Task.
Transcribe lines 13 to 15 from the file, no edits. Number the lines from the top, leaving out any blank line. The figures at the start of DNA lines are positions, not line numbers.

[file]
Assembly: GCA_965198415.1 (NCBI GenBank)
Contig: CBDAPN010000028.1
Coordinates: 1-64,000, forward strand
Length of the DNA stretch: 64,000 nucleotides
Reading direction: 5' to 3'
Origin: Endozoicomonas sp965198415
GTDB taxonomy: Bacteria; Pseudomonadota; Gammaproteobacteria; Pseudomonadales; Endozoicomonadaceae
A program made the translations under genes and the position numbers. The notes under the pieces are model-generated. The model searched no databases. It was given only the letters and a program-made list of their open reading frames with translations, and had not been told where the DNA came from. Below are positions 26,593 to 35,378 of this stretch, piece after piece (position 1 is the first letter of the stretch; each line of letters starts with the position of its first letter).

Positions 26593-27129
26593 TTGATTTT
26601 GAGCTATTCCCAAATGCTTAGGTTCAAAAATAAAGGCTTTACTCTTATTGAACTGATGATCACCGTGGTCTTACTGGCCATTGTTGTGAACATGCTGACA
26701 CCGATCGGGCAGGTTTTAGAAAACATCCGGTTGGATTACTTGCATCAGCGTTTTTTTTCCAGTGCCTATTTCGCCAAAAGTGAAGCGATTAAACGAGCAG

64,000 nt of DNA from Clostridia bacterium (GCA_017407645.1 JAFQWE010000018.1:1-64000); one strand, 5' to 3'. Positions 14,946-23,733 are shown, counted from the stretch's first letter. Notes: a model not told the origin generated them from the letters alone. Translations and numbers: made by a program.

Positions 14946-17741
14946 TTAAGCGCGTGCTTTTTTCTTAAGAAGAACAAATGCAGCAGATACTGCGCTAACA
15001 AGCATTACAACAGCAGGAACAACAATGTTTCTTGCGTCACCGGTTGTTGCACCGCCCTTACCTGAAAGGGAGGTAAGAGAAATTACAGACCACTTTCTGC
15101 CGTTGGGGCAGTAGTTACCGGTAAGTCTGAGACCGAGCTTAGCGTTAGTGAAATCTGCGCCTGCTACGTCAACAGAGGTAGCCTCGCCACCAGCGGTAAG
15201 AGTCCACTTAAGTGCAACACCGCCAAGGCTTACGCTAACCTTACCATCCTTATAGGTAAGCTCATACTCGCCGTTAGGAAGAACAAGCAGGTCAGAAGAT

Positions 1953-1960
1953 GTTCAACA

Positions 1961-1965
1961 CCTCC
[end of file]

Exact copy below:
64,000 nt of DNA from Clostridia bacterium (GCA_017407645.1 JAFQWE010000018.1:1-64000); one strand, 5' to 3'. Positions 14,946-23,733 are shown, counted from the stretch's first letter. Notes: a model not told the origin generated them from the letters alone. Translations and numbers: made by a program.

Positions 14946-17741
14946 TTAAGCGCGTGCTTTTTTCTTAAGAAGAACAAATGCAGCAGATACTGCGCTAACA